Eating disorders are quiet diseases that slowly but surely take over the life of an individual. Contrary to popular belief, however, eating disorders are not so much about their eating habits as much as it is about their mental state.
Essentially, the eating disorder is but a manifestation of a much bigger problem, which may be linked to how a person perceives themselves in relation to their body. Those with eating disorders may not think that there is something wrong with their habits, but it would soon catch up on their physical appearance. It can take a very long while for family and friends to realize that something is wrong, however, because the symptoms can be easily kept a secret for as long as they are willing to hide it from others.
The good news is that eating disorders can be treated, especially if they are caught early on. That’s why it’s especially crucial to watch out for telling signs in case you suspect a loved one who may secretly be suffering from an eating disorder.
In some cases, an intervention may even become necessary just to get them the treatment they need. If so, make sure to be ready with an arrangement in a rehab facility such as Ocean Recovery (http://oceansrecovery.com/). Meanwhile, here are some of the more common eating disorders you need to know about so you can better look out for your or your loved one’s welfare.
Otherwise simply known as anorexia, this eating disorder pertains to the condition wherein the person perceives themself to be overweight. They develop this obsessive need to lose this imaginary body mass by refusing to eat, even though they are already dangerously thin.
Because they are not getting the proper amount of nutrients needed to fully function on a daily basis, their general health suffers. It’s even possible that they will incur organ damage because they are also not getting the nutrients needed.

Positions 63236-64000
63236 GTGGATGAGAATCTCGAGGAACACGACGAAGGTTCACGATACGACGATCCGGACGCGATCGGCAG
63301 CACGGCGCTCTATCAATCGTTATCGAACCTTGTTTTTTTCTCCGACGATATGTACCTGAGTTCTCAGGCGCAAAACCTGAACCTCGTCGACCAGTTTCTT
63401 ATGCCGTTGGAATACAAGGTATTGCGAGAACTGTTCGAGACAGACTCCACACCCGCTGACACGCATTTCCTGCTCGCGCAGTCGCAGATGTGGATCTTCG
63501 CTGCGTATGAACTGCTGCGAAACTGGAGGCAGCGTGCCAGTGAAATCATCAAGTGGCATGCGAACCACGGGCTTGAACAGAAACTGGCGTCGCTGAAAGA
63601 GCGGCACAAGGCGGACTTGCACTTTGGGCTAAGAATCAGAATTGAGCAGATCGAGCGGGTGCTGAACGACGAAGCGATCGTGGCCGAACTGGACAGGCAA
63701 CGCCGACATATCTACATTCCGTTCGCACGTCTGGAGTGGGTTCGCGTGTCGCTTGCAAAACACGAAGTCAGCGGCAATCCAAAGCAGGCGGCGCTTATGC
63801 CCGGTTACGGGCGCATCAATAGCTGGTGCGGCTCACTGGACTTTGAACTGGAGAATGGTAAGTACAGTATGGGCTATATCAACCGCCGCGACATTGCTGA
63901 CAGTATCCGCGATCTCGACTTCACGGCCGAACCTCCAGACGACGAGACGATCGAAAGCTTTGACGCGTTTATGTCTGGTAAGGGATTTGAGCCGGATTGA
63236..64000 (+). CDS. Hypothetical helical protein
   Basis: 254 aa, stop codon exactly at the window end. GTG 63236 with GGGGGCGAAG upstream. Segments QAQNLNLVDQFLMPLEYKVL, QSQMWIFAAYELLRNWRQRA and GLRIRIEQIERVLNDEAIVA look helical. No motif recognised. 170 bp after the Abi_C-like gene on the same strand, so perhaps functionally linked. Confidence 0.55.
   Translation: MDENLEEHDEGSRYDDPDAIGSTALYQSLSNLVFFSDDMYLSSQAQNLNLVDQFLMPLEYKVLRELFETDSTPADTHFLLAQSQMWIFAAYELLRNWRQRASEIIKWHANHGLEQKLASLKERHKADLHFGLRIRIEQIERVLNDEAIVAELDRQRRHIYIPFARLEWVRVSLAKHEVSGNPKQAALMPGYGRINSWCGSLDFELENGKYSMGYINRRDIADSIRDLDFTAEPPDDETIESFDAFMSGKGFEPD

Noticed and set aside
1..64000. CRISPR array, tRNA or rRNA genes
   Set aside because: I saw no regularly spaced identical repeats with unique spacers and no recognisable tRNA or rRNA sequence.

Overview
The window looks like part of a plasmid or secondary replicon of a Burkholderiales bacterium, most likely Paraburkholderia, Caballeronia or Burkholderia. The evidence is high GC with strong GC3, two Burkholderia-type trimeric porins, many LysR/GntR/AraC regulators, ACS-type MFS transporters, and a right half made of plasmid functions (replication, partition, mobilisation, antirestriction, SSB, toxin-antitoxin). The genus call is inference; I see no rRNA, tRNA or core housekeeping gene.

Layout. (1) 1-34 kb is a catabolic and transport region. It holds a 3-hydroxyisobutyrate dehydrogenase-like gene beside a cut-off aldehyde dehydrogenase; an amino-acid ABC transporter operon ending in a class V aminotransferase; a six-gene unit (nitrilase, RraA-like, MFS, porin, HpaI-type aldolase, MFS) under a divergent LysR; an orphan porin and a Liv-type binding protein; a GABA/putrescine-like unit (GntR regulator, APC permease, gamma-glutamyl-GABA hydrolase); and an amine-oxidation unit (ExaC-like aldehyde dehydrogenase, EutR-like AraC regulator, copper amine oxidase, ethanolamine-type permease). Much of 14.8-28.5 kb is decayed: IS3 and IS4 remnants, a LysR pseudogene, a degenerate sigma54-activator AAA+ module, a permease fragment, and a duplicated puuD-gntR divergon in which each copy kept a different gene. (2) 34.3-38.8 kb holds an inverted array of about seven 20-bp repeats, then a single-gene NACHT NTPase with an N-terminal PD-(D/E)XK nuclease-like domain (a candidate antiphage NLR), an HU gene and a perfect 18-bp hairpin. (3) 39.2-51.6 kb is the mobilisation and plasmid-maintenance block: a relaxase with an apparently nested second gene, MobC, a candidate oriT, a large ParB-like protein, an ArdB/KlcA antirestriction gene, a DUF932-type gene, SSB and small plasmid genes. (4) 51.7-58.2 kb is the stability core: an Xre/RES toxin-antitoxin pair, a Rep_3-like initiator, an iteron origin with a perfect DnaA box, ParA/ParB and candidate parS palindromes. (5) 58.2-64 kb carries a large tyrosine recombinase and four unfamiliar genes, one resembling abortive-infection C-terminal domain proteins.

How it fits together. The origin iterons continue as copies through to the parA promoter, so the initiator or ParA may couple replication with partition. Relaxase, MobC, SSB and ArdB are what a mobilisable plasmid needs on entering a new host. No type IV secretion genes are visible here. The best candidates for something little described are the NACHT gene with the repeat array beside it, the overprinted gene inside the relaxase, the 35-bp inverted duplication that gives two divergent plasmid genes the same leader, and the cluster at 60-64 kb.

A person suffering from this condition may exhibit certain symptoms, such as being extraordinarily thin and underweight, to the point of obvious malnourishment. Their eating patterns are also extremely limited, controlled by this overwhelming irrational fear that they will gain weight. They may also exhibit low self-esteem, as well as a heavily distorted body image.
Bulimia nervosa involves binge-eating, or the sudden intake of an unusually large amount of food within a limited timeframe. What makes it different from simply binge-eating, however, is that the individual will try to purge themselves of the food they just ate.
They purge, driven by the guilt of the calories they consumed to the point of getting physically sick. Some have described the experience to be like fog-eating, which means they kept stuffing themselves with food with almost consciousness or realization of how much they’ve had already.
The most common method of purging involves forced vomiting, but may also entail the use of diuretics, enemas, laxatives, fasting, and even excessive exercise.
This type of eating disorder is different from all others in the sense that it does not involve actual food. Instead, the objects of craving usually take on non-edible items such as paper, chalk, crayons, soap, hair, and others.
Pica is very dangerous because it can lead to poisoning, oral injuries, as well internal injuries. In some cases, depending on what was ingested, it could even prove fatal. Usually affected are people with mental disabilities, young children, and pregnant women.